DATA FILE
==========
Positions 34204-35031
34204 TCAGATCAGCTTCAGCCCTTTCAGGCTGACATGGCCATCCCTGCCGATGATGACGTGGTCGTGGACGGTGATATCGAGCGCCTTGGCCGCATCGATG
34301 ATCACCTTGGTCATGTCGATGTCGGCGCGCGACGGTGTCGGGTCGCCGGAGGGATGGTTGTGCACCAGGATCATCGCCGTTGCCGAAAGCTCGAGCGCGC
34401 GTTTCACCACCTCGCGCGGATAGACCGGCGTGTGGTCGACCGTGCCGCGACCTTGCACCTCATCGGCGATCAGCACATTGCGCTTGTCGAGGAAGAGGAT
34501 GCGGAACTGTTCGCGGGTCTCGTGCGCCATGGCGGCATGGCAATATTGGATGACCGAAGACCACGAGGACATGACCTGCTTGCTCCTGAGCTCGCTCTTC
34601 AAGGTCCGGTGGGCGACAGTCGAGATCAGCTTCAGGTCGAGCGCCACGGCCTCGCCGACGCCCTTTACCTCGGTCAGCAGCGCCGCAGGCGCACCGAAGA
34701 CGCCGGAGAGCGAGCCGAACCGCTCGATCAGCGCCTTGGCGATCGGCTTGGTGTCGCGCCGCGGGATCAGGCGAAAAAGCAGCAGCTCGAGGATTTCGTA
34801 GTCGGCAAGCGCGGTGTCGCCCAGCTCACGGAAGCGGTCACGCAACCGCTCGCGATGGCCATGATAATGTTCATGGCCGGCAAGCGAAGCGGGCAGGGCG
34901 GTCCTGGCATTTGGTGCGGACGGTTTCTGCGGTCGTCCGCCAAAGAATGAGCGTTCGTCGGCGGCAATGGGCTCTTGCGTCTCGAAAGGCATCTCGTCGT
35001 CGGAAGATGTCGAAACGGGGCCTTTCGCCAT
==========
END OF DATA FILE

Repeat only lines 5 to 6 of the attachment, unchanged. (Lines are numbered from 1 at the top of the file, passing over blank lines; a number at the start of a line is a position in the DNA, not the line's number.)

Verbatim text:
34501 GCGGAACTGTTCGCGGGTCTCGTGCGCCATGGCGGCATGGCAATATTGGATGACCGAAGACCACGAGGACATGACCTGCTTGCTCCTGAGCTCGCTCTTC
34601 AAGGTCCGGTGGGCGACAGTCGAGATCAGCTTCAGGTCGAGCGCCACGGCCTCGCCGACGCCCTTTACCTCGGTCAGCAGCGCCGCAGGCGCACCGAAGA